The Cowboys’ new offensive coordinator took the league by storm in the season opener, utilizing all the aspects of modern NFL offense which had been missing from this unit in years’ past. One play in particular stood out to me during Sunday’s win, however, so I wanted to break it down in detail this week.
It was the Cowboys re-vamped passing game which carried the offense against the Giants, but this running play provided some hope for a modern rushing attack going forward as well.
Let’s watch and discuss Ezekiel Elliott’s lone touchdown run from Sunday’s win.
Down in the red zone here the Cowboys were looking to ice the game. They came out in 11 personnel, as they did for much of the afternoon. The lone tight end is Jason Witten, and he’s lined up off the line of scrimmage, just outside of left tackle Tyron Smith.
Using condensed splits the Cowboys then bring Tavon Austin in motion across the formation. Looking to stay home in their defense, the Giants do not follow Austin in his motion. Austin continues across the formation in jet motion, forcing the linebackers to keep their eyes on him as he remains an option for Dak Prescott in three ways: a shovel pass, a pass out to the flats as they threw to Randall Cobb earlier in the game, or a jet sweep handoff.
Witten also crosses the formation here, but not to get the ball. Instead, he is a potential lead blocker for Dak Prescott if he were to pull the ball here. On the nearside you see why the Cowboys condensed formation matters, as Randall Cobb is in good position to come down on a crack-back block and seal the outside for Prescott. If Dak were to pull on the option and keep the ball, he’d have Cobb blocking down on the outside backer and Jason Witten leading the way for him towards the end zone.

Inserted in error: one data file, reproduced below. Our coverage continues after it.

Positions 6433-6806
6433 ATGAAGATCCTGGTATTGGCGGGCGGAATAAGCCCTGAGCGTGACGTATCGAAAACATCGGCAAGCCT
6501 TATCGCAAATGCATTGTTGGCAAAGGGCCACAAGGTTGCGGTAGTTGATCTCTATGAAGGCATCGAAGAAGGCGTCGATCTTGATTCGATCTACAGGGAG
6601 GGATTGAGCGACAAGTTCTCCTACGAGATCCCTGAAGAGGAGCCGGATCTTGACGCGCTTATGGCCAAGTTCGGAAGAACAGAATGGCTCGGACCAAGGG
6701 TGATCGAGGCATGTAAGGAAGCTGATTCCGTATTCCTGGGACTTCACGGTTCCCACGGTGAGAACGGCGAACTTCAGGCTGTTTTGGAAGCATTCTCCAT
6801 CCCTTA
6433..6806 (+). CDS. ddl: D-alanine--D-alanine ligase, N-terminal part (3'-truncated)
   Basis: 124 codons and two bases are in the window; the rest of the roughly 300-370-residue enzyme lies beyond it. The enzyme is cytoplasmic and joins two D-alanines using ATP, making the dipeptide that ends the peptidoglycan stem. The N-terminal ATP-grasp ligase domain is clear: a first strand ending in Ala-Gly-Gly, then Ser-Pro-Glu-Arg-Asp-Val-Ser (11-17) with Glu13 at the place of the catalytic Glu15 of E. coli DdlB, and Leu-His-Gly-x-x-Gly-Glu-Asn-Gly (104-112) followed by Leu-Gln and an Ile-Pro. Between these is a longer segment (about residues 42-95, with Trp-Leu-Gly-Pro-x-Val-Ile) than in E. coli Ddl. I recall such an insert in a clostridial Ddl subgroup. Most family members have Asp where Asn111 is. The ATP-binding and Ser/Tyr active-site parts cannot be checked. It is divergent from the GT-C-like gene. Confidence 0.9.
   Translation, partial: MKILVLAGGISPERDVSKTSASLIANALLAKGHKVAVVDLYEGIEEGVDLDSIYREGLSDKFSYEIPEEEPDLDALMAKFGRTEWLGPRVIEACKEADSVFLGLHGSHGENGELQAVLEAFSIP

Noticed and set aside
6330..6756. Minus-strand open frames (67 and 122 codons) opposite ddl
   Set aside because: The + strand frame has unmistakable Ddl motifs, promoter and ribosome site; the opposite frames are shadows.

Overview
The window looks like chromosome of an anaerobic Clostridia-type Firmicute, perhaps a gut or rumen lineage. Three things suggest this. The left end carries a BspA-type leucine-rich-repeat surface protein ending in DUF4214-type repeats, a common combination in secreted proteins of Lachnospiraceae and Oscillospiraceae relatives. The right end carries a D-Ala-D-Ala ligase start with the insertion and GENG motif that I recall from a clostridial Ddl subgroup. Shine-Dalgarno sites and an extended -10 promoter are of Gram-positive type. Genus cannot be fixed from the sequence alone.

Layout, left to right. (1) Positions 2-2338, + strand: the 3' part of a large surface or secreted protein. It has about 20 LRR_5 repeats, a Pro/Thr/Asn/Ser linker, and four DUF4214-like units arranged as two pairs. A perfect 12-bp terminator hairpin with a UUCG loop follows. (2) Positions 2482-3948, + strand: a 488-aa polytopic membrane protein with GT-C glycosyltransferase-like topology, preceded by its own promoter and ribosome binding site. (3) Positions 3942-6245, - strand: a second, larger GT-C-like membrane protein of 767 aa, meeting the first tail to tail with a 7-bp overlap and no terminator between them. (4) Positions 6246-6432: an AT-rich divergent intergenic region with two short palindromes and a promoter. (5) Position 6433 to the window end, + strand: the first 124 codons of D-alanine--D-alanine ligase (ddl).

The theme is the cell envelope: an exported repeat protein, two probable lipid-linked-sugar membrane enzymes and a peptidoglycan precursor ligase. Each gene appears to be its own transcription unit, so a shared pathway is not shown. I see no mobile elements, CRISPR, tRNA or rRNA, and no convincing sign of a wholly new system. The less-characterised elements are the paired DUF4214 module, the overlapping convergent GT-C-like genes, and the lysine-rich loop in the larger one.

Then, of course, there’s the $90 million man to account for. Ezekiel Elliott gets handed the ball, reads his blockers to perfection, and runs it in for the easy score. This is a pretty simple inside zone play to the left side, but because of all the pre-snap movement and potential options for Prescott, the defense is left on its heels when Elliott attacks them inside the tackles.
An underrated aspect of this play design? Right tackle La’el Collins passes the defensive end off for Prescott to read, allowing him to come down on the double team with Zack Martin and get excellent movement off the line of scrimmage. Amari Cooper also uses his splits to his advantage as he comes down to block the cornerback and completely take him out of the play.
The Cowboys make the Giants defend all 11 offensive players on this play, and then make them pay for it and score.
Now, the Cowboys can use this same exact design in the red zone going forward, but can utilize different options to capitalize on however the defense reacts. If the defense stays home on Zeke, Dak can pull and take it himself on a quarterback sweep. If they attack the mesh point and look to disrupt Dak and Zeke, Prescott can pull it and throw to Austin on the outside.
And, if none of this is available, it’s possible Prescott can shovel the ball to Witten inside the tackles as well. No matter what decision they make, Prescott can make the defense wrong.
The Cowboys looked like the Chiefs on Sunday, and they are setting themselves up for future offensive success in similar ways to how Kansas City does. Based on how the defense reacts, the Cowboys can always be right in their offensive play-call.